Comments are always more than welcome!
-Sharon, Barnum, and the Muse of Gadget

Level 2 homework

If you’ve been reading my blog, by now you know that Barnum and I are hard at work on Sue Ailsby’s Training Levels. In addition to mastering a set of behaviors, the trainer/handler has a written homework assignment for each level. Here is Level Two’s question and my answer, which I have livened up with some Barnum photos. Shortly I hope to put up a page with short videos of Barnum and me getting tested on eight of the L2 behaviors. (There are 16 behaviors to master in L2.)

Handler describes, in writing, the four “legs” of operant conditioning, and the definition of “reinforcement” and “punishment.”

The first leg is positive reinforcement.

On the training and behaviorist lists, abbreviated “R+.” Positive reinforcement is giving something to the learner (adding something to the learner’s environment) that the learner needs or wants. A positive reinforcer makes the behavior more likely to happen again because the learner wants to get that reward again.

Note: ALL forms of reinforcements and punishments are intended to alter future behavior, however, their success varies depending on which “leg” is used and also on other factors, especially whether the reward or aversive is effective/relevant/appropriate to that particular dog/learner, and also whether the timing makes it clear what is being punished/rewarded.

For Barnum, R+ are food, play with other dogs, playing tug, being let outside, chasing a ball, praise, belly rubs when he is lying on his back, walks, being let off leash to run, or being allowed to dig in soft dirt or climb into the tub when it’s only partly full.

The nice thing about R+ is that there is no “fallout.” If you screw up and accidentally reward when you didn’t mean to, or miss an opportunity to reward, it might create or strengthen an undesirable behavior that will have to be extinguished, but it doesn’t tend to cause distress for the learner, inhibit further learning, damage trust, etc.

I will use the same three real-life examples of applying these forms of reinforcement or punishment (sometimes intentional, sometimes unintentional) with Barnum for each of the three legs.

Examples of Positive Reinforcement

Behavior: Jumping on my bed. (Undesirable)

R+ responses:

  • Click/treat (c/t) for getting off the bed (four on the floor) with hand and/or voice cue or lure of food treat.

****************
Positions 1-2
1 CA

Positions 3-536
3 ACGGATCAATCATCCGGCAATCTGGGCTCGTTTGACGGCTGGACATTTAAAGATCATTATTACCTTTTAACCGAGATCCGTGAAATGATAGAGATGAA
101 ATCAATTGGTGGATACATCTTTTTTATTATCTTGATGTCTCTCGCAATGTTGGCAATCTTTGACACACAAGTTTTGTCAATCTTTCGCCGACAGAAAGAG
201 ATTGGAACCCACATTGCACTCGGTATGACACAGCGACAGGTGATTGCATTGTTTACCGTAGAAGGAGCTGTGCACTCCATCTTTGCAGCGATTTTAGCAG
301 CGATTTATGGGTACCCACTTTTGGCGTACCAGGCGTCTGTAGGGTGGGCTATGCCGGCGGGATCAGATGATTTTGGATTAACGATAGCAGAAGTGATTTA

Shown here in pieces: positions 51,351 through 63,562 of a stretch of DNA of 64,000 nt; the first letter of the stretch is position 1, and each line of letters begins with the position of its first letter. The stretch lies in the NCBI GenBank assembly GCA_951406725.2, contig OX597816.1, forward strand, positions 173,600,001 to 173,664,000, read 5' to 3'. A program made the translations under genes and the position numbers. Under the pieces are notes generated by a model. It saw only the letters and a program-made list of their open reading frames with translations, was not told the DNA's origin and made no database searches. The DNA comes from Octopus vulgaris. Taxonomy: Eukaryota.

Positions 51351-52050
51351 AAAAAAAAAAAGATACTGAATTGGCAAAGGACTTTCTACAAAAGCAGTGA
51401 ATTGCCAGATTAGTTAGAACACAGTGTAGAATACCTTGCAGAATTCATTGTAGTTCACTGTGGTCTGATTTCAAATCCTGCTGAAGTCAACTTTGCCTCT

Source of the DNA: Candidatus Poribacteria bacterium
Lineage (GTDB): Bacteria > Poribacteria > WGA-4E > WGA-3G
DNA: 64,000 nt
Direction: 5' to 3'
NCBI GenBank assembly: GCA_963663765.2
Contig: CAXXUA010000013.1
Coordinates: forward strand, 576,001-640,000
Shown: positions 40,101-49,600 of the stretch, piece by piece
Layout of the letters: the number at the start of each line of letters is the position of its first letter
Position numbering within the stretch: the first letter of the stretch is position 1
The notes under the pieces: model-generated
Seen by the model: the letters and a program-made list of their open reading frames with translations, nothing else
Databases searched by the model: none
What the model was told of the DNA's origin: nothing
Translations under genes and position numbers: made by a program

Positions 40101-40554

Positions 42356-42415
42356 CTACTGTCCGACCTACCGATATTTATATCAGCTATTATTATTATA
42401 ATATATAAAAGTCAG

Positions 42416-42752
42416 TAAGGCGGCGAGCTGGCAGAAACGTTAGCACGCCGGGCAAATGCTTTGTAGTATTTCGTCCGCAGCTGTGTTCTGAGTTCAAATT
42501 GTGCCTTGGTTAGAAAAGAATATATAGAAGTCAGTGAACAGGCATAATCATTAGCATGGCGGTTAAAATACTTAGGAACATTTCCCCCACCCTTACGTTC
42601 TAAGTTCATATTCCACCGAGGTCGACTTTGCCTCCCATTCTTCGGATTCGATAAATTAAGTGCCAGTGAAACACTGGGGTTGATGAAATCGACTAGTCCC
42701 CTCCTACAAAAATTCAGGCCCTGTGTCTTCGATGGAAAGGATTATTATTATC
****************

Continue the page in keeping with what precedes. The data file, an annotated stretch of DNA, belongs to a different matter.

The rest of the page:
• C/t for standing, sitting, lying next to bed. C/t for going into kennel. C/t with stuffed Kong or meal for lying quietly in crate or next to bed for extended period instead of jumping on bed.
  • Barnum jumps onto bed and won’t get off, so I get up and leave as an attempt at positive punishment, forgetting that I left chicken salad on bed; Barnum eats chicken and is positively reinforced for being on bed. (Oops!)
  • Being on the bed seems to be both self-reinforcing as well as a means to an end: Getting on the bed brings attention (I stop eating or working at computer to get him off), food (see above), closeness to me, and also seems to be enjoyable in itself as a soft, high location. (Nevermind that he has four dog beds of his own, Barnum still wants to get on my bed or the couch, even when I’m not on them.)
  • Since it’s impossible to launch a clicker session every time Barnum’s around my bed (that would be all the time except if we are out playing, training, or going for a walk), I try to notice when he seems like he is about to jump or wants to jump, and then I praise, play, or c/t him for having “four on the floor” and try to initiate a game or give him something (appropriate!) to chew.

Behavior: Walking on a loose leash. (Desirable.)

Why is pulling on leash undesirable? Exhibit A:

Broken leash clasp

"There's Lucy! I want to play with her! I'm coming, Lucy!" CRACK! Ka-PING!

R+ techniques for getting a loose leash:

  • C/t any time leash is loose.
  • Praise when leash is loose.
  • Walk toward desirable food or other source of pleasure (another dog) when leash is loose.
  • Offer a walk or game as reward for loose leash.

Behavior: Letting himself out by jumping against the screen door. Desirability: It’s complicated.

While it was never my goal for Barnum to learn this neat trick (ahem), it was more desirable to have Barnum let himself out than for him to have accidents inside — when we were still doing toilet training — since I have not always been good at reading his (to me) often subtle indicators that he needs to go out.